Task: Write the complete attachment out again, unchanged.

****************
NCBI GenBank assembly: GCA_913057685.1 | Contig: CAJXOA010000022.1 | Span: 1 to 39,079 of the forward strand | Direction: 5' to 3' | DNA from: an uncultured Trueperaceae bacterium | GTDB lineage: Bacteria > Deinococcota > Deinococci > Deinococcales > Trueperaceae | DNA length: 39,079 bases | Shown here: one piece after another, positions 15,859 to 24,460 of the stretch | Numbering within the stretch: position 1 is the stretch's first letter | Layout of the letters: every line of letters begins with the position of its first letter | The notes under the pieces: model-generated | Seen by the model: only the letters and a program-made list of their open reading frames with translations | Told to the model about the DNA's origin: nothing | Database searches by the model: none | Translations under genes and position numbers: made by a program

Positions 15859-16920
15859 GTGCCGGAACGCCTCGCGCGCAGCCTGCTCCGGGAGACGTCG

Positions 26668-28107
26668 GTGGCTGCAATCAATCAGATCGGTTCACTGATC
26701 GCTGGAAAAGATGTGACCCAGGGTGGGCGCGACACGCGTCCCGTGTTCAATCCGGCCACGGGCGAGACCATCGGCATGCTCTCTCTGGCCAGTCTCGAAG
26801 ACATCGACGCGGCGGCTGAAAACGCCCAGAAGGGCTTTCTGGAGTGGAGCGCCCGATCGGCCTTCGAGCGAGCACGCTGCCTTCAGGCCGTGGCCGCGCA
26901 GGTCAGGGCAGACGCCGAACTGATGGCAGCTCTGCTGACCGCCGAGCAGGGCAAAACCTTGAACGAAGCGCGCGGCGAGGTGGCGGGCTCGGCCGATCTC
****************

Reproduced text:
NCBI GenBank assembly: GCA_913057685.1 | Contig: CAJXOA010000022.1 | Span: 1 to 39,079 of the forward strand | Direction: 5' to 3' | DNA from: an uncultured Trueperaceae bacterium | GTDB lineage: Bacteria > Deinococcota > Deinococci > Deinococcales > Trueperaceae | DNA length: 39,079 bases | Shown here: one piece after another, positions 15,859 to 24,460 of the stretch | Numbering within the stretch: position 1 is the stretch's first letter | Layout of the letters: every line of letters begins with the position of its first letter | The notes under the pieces: model-generated | Seen by the model: only the letters and a program-made list of their open reading frames with translations | Told to the model about the DNA's origin: nothing | Database searches by the model: none | Translations under genes and position numbers: made by a program

Positions 15859-16920
15859 GTGCCGGAACGCCTCGCGCGCAGCCTGCTCCGGGAGACGTCG

Positions 26668-28107
26668 GTGGCTGCAATCAATCAGATCGGTTCACTGATC
26701 GCTGGAAAAGATGTGACCCAGGGTGGGCGCGACACGCGTCCCGTGTTCAATCCGGCCACGGGCGAGACCATCGGCATGCTCTCTCTGGCCAGTCTCGAAG
26801 ACATCGACGCGGCGGCTGAAAACGCCCAGAAGGGCTTTCTGGAGTGGAGCGCCCGATCGGCCTTCGAGCGAGCACGCTGCCTTCAGGCCGTGGCCGCGCA
26901 GGTCAGGGCAGACGCCGAACTGATGGCAGCTCTGCTGACCGCCGAGCAGGGCAAAACCTTGAACGAAGCGCGCGGCGAGGTGGCGGGCTCGGCCGATCTC